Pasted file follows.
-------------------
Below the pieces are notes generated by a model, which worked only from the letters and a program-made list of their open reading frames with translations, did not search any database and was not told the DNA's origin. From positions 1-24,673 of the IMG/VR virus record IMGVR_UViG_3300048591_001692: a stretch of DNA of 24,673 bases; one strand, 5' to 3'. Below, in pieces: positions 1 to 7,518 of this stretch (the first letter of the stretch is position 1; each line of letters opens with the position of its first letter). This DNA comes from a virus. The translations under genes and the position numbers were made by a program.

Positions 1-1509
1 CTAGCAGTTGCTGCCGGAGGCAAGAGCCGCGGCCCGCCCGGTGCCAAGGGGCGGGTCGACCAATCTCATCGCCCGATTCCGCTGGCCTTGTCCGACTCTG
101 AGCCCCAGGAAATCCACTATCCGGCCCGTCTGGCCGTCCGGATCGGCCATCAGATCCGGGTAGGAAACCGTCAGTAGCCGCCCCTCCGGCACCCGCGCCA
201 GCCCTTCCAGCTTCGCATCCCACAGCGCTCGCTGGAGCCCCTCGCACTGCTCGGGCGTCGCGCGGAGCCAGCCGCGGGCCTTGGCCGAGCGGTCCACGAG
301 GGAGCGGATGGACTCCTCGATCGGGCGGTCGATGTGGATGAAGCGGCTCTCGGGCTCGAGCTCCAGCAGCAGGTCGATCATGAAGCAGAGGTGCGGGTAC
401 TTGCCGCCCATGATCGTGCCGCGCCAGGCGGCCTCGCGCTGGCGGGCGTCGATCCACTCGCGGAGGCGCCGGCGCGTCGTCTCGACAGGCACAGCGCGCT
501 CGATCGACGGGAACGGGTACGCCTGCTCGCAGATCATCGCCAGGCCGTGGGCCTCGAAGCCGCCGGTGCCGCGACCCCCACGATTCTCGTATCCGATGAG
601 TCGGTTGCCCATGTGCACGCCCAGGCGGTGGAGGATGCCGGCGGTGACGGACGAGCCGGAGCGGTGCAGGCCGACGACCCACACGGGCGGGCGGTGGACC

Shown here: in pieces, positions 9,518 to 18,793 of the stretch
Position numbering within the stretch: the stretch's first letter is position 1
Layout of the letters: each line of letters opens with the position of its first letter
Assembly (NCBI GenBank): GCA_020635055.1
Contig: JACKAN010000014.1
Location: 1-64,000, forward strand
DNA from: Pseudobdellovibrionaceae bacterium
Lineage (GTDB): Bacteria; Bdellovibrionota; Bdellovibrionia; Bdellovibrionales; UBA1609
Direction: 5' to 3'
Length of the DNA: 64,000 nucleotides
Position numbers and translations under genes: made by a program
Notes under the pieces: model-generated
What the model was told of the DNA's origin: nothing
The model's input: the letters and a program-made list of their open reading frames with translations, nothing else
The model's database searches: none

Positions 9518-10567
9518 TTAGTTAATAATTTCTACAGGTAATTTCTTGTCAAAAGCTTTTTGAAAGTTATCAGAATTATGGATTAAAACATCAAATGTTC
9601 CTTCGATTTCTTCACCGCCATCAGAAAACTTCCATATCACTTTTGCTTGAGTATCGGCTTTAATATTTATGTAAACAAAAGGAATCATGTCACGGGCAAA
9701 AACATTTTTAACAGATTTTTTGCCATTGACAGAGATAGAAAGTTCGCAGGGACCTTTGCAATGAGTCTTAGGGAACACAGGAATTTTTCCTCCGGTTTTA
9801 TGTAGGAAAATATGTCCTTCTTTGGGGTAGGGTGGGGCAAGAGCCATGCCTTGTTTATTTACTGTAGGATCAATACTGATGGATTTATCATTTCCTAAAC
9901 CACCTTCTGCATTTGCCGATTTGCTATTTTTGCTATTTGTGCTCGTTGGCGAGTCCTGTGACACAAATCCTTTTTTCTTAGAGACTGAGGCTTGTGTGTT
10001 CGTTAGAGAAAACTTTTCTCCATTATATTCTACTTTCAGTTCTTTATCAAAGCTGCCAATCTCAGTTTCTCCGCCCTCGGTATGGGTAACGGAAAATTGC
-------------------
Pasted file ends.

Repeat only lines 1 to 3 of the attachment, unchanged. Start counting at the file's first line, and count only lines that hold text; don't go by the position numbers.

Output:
Below the pieces are notes generated by a model, which worked only from the letters and a program-made list of their open reading frames with translations, did not search any database and was not told the DNA's origin. From positions 1-24,673 of the IMG/VR virus record IMGVR_UViG_3300048591_001692: a stretch of DNA of 24,673 bases; one strand, 5' to 3'. Below, in pieces: positions 1 to 7,518 of this stretch (the first letter of the stretch is position 1; each line of letters opens with the position of its first letter). This DNA comes from a virus. The translations under genes and the position numbers were made by a program.

Positions 1-1509
1 CTAGCAGTTGCTGCCGGAGGCAAGAGCCGCGGCCCGCCCGGTGCCAAGGGGCGGGTCGACCAATCTCATCGCCCGATTCCGCTGGCCTTGTCCGACTCTG